57. Magiakou MA. Mastorakos G. Rabin D. Dubbert B. Gold PW. Chrousos GP. Hypothalamic corticotropin-releasing hormone suppression during the postpartum period: Implications for the increase in psychiatric manifestations at this time. J Clin Endocrinol Metab. 1996;81:1912–1917.[PubMed]

58. Raison CL. Miller AH. When not enough is too much: The role of insufficient glucocorticoid signaling in the pathophysiology of stress-related disorders. Am J Psychiatry. 2003;160:1554–1565.[PubMed]

59. Lonstein JS. Stern JM. Site and behavioral specificity of periaqueductal gray lesions on postpartum sexual, maternal, and aggressive behaviors in rats. Brain Res. 1998;804:21–35.[PubMed]

60. Light KC. Smith TE. Johns JM. Brownley KA. Hofheimer JA. Amico JA. Oxytocin responsivity in mothers of infants: A preliminary study of relationships with blood pressure during laboratory stress and normal ambulatory activity. Health Psychol. 2000;19:560–567.[PubMed]

61. Mezzacappa ES. Kelsey RM. Katkin ES. Breast feeding, bottle feeding, and maternal autonomic responses to stress. J Psychosom Res. 2005;58:351–365.[PubMed]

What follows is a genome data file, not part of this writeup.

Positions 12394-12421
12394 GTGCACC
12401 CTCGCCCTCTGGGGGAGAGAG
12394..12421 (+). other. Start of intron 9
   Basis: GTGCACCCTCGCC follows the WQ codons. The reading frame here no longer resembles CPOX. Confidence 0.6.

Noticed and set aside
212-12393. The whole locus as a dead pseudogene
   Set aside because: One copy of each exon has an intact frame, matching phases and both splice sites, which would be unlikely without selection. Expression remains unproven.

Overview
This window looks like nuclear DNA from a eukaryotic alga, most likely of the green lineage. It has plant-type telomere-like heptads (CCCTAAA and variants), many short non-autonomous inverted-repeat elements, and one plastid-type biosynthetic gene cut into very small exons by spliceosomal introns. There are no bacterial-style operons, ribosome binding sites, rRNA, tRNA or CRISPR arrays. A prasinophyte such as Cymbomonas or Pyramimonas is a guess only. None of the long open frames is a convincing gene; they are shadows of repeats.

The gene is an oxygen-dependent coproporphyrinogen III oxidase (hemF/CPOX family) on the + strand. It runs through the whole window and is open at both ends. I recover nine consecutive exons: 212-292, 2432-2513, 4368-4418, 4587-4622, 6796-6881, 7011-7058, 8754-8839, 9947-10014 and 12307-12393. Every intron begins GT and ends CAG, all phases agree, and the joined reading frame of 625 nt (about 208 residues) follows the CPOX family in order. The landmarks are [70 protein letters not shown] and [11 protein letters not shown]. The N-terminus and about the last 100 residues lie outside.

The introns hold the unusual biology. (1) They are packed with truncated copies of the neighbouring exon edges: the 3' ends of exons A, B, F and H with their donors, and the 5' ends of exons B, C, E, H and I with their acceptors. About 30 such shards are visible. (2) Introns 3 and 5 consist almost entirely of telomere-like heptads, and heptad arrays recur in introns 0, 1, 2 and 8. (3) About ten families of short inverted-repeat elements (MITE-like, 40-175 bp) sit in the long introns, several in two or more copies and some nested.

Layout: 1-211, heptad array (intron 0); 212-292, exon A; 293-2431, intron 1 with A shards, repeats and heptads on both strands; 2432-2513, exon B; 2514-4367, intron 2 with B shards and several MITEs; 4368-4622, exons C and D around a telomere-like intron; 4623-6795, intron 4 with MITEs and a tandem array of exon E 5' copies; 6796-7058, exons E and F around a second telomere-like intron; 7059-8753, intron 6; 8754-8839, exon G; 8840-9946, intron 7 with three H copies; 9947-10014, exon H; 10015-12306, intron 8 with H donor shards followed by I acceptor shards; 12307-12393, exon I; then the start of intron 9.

62. Altemus M. Redwine LS. Leong Y-M. Frye CA. Porges SW. Carter CS. Responses to laboratory psychosocial stress in postpartum women. Psychosom Med. 2001;63:814–821.[PubMed]

63. Nierop A. Bratsikas A. Klinkenberg A. Nater UM. Zimmermann R. Ehlert U. Prolonged salivary cortisol recovery in second-trimester pregnant women and attenuated salivary alpha-amylase responses to psychosocial stress in human pregnancy. J Clin Endocrinol Metab. 2006;91:1329–1335.[PubMed]

64. Entringer S. Buss C. Shirtcliff EA, et al. Attenuation of maternal psychophysiological stress responses and the maternal cortisol awakening response over the course of human pregnancy. Stress (Amsterdam, Netherlands) 2010;13:258–268.[PMC free article][PubMed]